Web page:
Productivity in the U.S. unexpectedly decreased in the second quarter after employers expanded the workweek by the most in four years even as the world’s largest economy cooled.
The measure of employee output per hour fell at a 0.9 percent annual rate, the first drop since late 2008, the Labor Department said today in Washington. Hours worked climbed at a 3.6 percent rate, leading to a 2.6 percent increase in the amount of goods and services produced.
A lengthening workweek signals employers have reached efficiency limits after productivity climbed by the most in five decades in the 12 months to March. Federal Reserve policy makers today announced additional steps to bolster growth.
Productivity “is coming back to Earth after what had been unsustainably strong gains,” said Michael Feroli, chief U.S. economist at JPMorgan Chase & Co. in New York, who projected it would drop. Hours worked “seems to be the margin along which firms are expanding.”
The Fed’s Open Market Committee said in a statement that “the pace of economic recovery is likely to be more modest in the near term than had been anticipated.” The Fed retained a commitment to keep its benchmark interest rate close to zero for an “extended period.”
The central bank will also reinvest holdings of agency debt and mortgage-backed securities, the first attempt by the Fed since March 2009 to keep an economy that’s been slowing from relapsing into recession.
Stocks pared losses after the announcement. The Standard & Poor’s 500 Index fell 0.6 percent to 1,121.06 at the 4 p.m. close in New York. Treasury securities rallied, pushing down the yield on the 10-year not to 2.77 percent from 2.83 percent late yesterday.
Another report today showed inventories at wholesalers rose 0.1 percent in June, less than forecast, as companies kept stockpiles in line with slowing demand. Sales at distributors dropped 0.7 percent, the most since March 2009, the Commerce Department said.
The median forecast of 64 economists surveyed by Bloomberg News called for a 0.1 percent gain in productivity. Estimates ranged from a drop of 1.2 percent to a 1.9 percent increase.
The Labor Department revised the first-quarter gain in efficiency to a 3.9 percent pace from 2.8 percent. The data updates went back to 2007, reflecting the annual revisions to gross domestic product issued by the Commerce Department last month.
Labor costs after adjusting for the drop in efficiency rose at a 0.2 percent pace, less than estimated and the first increase in a year, today’s report showed.
The increase in expenses followed a 3.7 percent drop in the first three months of the year that was larger than previously estimated. Economists projected costs would rise at a 1.5 percent pace, according to the survey median.
The report stirred debate about the outlook for employment and the workweek.
The figures indicate companies will redouble efforts to contain costs as the recovery unfolds, said Joshua Shapiro, chief U.S. economist at Maria Fiorini Ramirez Inc., a New York forecasting firm.
“Slower growth in output will prompt companies to continue to focus on aggressive approaches to cost cutting,” Shapiro said in a note to clients. “This will heighten obstacles to a convincing labor-market recovery.”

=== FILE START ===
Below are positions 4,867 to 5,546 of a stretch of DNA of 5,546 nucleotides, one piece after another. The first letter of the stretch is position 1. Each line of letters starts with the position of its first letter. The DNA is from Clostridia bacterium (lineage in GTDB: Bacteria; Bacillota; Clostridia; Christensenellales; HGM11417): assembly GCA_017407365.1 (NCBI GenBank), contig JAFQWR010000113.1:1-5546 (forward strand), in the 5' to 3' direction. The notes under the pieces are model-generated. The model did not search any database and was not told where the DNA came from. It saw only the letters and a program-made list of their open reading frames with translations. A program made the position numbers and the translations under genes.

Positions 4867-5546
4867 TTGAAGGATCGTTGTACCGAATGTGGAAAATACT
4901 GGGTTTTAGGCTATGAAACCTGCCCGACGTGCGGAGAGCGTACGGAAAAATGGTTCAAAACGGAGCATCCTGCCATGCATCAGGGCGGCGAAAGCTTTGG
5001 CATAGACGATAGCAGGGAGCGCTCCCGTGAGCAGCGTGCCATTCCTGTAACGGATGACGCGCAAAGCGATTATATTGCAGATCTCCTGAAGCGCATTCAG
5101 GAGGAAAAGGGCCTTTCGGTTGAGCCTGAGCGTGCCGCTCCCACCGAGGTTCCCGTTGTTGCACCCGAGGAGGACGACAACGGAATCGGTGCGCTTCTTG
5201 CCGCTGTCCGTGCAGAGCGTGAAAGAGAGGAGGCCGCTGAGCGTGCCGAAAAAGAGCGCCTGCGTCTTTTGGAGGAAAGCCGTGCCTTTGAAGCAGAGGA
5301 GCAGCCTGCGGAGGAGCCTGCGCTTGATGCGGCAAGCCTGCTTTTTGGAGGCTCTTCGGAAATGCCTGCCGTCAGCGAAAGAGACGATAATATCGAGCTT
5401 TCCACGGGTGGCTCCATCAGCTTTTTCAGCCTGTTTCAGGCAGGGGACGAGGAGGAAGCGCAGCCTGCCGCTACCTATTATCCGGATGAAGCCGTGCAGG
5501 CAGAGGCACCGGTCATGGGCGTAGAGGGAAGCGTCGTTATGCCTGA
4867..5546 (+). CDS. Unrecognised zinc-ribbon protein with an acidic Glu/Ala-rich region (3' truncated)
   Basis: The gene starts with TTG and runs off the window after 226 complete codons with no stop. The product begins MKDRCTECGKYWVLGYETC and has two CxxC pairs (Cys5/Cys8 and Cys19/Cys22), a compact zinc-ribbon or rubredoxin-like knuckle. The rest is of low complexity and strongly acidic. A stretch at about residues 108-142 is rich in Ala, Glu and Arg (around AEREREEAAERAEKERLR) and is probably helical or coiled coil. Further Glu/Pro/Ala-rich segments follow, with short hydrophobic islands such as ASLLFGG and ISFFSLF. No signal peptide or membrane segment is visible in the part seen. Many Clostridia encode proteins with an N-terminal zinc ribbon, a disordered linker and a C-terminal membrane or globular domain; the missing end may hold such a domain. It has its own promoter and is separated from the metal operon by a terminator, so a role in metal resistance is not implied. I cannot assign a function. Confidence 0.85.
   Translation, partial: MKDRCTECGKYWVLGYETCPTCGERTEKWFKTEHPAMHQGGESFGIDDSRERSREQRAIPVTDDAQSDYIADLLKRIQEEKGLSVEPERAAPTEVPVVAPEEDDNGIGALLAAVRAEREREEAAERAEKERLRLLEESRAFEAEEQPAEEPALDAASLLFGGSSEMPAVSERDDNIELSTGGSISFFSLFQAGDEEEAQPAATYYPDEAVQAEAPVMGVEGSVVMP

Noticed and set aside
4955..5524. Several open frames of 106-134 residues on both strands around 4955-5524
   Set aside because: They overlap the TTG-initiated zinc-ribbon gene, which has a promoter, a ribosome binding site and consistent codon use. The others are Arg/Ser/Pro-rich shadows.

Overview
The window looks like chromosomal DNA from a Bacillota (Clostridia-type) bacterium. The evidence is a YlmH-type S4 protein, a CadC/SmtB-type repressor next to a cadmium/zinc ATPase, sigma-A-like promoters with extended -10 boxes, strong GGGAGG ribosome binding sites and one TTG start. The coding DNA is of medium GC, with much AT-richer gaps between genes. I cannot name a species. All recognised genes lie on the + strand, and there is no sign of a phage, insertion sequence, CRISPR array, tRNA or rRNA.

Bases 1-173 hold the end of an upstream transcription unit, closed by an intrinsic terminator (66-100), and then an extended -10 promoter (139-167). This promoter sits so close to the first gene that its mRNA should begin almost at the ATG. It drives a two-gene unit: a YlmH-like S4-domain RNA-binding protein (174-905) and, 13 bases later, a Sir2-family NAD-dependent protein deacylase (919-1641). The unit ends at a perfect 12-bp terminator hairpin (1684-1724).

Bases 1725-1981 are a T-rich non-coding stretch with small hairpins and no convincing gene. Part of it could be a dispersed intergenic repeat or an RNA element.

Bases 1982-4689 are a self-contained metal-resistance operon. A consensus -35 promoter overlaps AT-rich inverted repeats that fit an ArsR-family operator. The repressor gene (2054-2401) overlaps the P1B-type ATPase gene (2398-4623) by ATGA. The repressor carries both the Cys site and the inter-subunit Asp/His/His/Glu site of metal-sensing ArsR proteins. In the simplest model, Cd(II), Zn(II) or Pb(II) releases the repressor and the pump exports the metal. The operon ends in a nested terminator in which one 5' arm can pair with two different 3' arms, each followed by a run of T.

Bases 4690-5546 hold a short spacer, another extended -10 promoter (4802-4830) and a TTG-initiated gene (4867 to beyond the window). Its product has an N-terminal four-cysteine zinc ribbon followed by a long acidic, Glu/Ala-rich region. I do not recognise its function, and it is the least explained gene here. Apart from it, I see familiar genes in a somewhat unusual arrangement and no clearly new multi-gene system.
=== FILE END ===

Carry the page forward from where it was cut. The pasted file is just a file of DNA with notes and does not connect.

For Joel Naroff, the data show additional gains in employment may be on the way.
“This could be a turning point,” Naroff, president of Naroff Economic Advisors in Holland, Pennsylvania, said in a note to clients. “If working people longer and harder is no longer bringing larger returns to businesses, executives may have to find other ways to expand production. They might actually have to hire more workers.”
Fed Chairman Ben S. Bernanke last month said the outlook for growth was “unusually uncertain,” and signaled that signs of deeper economic weakness would be needed to justify more stimulus. On Aug. 2 Bernanke said rising wages will probably spur household spending in the next few quarters.
Productivity increased 3.9 percent in the year ended June. It had increased 6.3 percent in the first quarter compared with a year earlier, the biggest 12-month gain since 1962.
Among manufacturers, productivity increased at a 4.5 percent pace as output climbed faster than hours worked. Labor costs at factories dropped at a 6.1 percent pace from the previous three months.
Economic growth has slowed since the first quarter, with the economy expanding at a 2.4 percent annual rate from April through June following gains of 3.7 percent the first three months of the year and 5 percent at the end of 2009.
Delta Air Lines Inc. is among companies looking to take on more staff. The world’s largest carrier plans to hire 1,000 workers at its 25 biggest U.S. airports to help with planes that are flying with near-record percentages of seats filled and cope with weather disruptions, Chief Executive Officer Richard Anderson said last month.
A Labor Department last week showed private companies added 71,000 jobs in July, fewer than the median forecast of economists surveyed.
General Dynamics Corp. is among companies still looking to cut expenses by streamlining work. The maker of Abrams tanks and Gulfstream business jets on July 28 posted second-quarter profit that rose 4.9 percent and raised its full-year earnings forecast.
“We continue to increase efficiency, improve productivity and drive cost out of our processes,” Chief Executive Officer Jay Johnson said in a statement.